With Christmas just a couple of weeks away, my family has been asking what they can get for my 2-year-old. It’s tough because the kid, quite frankly, wants for nothing. Books are always a wonderful option. And he has every train and truck imaginable. He even has a play kitchen, which he loves. He enjoys pretending to cook for my husband and me almost daily. He even sprinkles fake salt on the dishes he “prepares.” So in the spirit of food and beverage, I thought the perfect gift for him would be a pretend bar. Luckily, Fisher-Price sells one:
Just kidding. While this Happy Hour Playset would be pretty funny, it does not actually exist. Adam Padilla, the co-founder of BrandFire, had a little fun with Photoshop and posted this image to his Instagram account recently. It went viral pretty quickly.
“The reaction has been absolutely incredible,” Padilla says. “Most people recognize that it is a joke, and think it is hilarious. Many of my close friends have seen it passed around their individual social circles with comments like, ‘you should buy this for your nephew!’ It seems that people really got a good laugh, which is awesome.”
Some parents even posted on Fisher-Price‘s Facebook page, urging the toy manufacturer to consider the fake product.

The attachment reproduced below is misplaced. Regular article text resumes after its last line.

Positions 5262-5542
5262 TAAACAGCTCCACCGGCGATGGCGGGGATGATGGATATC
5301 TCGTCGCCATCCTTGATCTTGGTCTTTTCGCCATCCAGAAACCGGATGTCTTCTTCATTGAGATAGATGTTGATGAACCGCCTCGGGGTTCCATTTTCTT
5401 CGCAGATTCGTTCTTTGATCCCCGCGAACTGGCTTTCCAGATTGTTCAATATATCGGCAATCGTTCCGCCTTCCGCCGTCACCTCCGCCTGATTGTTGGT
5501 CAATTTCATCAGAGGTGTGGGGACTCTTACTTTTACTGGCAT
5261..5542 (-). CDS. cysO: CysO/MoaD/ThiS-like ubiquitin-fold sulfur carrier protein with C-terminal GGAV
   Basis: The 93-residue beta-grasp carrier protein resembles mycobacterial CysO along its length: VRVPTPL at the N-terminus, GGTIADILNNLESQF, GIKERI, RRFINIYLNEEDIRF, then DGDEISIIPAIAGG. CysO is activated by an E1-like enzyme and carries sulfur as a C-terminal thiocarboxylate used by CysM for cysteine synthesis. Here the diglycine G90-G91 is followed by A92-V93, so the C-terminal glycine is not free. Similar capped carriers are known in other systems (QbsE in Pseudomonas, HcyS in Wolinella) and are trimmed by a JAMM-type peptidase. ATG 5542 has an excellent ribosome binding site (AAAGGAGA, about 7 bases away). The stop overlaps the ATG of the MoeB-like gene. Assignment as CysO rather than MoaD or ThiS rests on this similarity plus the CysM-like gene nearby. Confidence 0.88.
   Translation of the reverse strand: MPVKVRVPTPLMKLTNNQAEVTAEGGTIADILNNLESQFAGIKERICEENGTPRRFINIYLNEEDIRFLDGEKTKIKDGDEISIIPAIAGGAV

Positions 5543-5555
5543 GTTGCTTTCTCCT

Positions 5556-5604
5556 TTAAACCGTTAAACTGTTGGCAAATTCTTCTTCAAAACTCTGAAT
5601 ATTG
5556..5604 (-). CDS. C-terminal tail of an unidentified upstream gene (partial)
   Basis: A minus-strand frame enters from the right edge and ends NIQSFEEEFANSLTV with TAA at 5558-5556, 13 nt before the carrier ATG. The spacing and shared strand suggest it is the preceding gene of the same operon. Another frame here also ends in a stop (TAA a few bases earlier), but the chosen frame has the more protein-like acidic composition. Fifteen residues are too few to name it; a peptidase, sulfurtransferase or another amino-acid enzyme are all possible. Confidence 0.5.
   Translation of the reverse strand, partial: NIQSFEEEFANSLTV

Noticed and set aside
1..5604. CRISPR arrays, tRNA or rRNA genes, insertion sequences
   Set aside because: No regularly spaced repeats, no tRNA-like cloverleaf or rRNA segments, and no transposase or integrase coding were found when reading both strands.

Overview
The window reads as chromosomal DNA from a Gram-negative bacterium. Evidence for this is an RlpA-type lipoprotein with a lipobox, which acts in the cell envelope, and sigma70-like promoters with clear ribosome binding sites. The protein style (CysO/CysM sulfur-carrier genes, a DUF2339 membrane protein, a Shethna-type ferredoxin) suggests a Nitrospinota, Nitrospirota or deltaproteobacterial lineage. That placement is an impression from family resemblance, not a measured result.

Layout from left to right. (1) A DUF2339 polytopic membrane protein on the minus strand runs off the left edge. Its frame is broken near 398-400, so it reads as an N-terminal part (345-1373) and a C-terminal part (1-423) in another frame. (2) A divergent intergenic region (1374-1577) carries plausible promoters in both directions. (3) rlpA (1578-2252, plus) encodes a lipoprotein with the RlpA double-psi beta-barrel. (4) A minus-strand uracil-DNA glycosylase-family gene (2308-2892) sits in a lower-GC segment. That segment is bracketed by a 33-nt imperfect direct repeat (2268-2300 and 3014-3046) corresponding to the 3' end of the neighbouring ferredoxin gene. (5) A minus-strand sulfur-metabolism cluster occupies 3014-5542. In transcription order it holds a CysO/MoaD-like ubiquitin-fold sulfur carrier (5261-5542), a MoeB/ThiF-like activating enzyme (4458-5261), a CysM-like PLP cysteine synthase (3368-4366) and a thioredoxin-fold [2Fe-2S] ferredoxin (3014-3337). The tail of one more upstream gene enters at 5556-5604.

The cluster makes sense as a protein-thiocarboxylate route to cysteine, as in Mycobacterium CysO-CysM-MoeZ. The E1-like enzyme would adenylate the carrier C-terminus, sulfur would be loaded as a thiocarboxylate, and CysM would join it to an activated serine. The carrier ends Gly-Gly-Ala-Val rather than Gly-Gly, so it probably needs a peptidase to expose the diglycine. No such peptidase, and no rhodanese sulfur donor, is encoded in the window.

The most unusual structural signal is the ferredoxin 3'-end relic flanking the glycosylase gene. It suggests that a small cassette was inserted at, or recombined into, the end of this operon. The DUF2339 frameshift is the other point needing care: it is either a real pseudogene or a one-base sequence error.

Next page: Not everyone got the joke:
Of course, not everyone got the joke. In what seems like a daily occurrence, some people believe everything they see and read on the Internet, and complained to Fisher-Price:
Padilla took advantage of this opportunity to remind us that we shouldn’t believe everything we read:
“It goes to show the power of the internet to take a story viral,” he says. “The right mix of pop culture and realism, with a bit of technical skill can really send something around the world pretty quickly.”
“It’s amazing to see and hopefully can inspire some creative thinking out there. Most importantly, I feel like it’s crucial to scrutinize what you see online and not be too quick to accept things as factual just because you saw them posted someplace.”
“Use your judgement and be smart about what you read. A lot of this is just common sense.”